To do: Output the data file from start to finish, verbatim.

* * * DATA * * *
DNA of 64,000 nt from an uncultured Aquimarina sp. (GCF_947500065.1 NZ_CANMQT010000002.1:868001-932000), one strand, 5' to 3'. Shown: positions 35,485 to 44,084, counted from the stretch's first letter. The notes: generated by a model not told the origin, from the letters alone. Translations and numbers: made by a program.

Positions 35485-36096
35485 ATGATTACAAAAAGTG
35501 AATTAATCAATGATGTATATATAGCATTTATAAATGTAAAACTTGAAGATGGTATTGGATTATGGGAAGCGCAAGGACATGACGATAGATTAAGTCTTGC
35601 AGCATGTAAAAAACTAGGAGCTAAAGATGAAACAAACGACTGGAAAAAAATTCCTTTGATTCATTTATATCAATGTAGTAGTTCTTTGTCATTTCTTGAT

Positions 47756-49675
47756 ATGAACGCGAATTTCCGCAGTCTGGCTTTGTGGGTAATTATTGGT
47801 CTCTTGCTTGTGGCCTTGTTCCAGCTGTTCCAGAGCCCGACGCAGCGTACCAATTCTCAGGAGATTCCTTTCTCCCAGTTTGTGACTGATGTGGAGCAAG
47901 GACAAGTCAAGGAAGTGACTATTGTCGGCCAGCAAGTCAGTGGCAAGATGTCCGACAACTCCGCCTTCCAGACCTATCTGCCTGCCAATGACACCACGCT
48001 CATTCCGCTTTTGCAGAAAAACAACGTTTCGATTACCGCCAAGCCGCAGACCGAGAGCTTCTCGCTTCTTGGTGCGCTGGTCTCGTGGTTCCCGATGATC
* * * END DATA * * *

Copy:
DNA of 64,000 nt from an uncultured Aquimarina sp. (GCF_947500065.1 NZ_CANMQT010000002.1:868001-932000), one strand, 5' to 3'. Shown: positions 35,485 to 44,084, counted from the stretch's first letter. The notes: generated by a model not told the origin, from the letters alone. Translations and numbers: made by a program.

Positions 35485-36096
35485 ATGATTACAAAAAGTG
35501 AATTAATCAATGATGTATATATAGCATTTATAAATGTAAAACTTGAAGATGGTATTGGATTATGGGAAGCGCAAGGACATGACGATAGATTAAGTCTTGC
35601 AGCATGTAAAAAACTAGGAGCTAAAGATGAAACAAACGACTGGAAAAAAATTCCTTTGATTCATTTATATCAATGTAGTAGTTCTTTGTCATTTCTTGAT

Positions 47756-49675
47756 ATGAACGCGAATTTCCGCAGTCTGGCTTTGTGGGTAATTATTGGT
47801 CTCTTGCTTGTGGCCTTGTTCCAGCTGTTCCAGAGCCCGACGCAGCGTACCAATTCTCAGGAGATTCCTTTCTCCCAGTTTGTGACTGATGTGGAGCAAG
47901 GACAAGTCAAGGAAGTGACTATTGTCGGCCAGCAAGTCAGTGGCAAGATGTCCGACAACTCCGCCTTCCAGACCTATCTGCCTGCCAATGACACCACGCT
48001 CATTCCGCTTTTGCAGAAAAACAACGTTTCGATTACCGCCAAGCCGCAGACCGAGAGCTTCTCGCTTCTTGGTGCGCTGGTCTCGTGGTTCCCGATGATC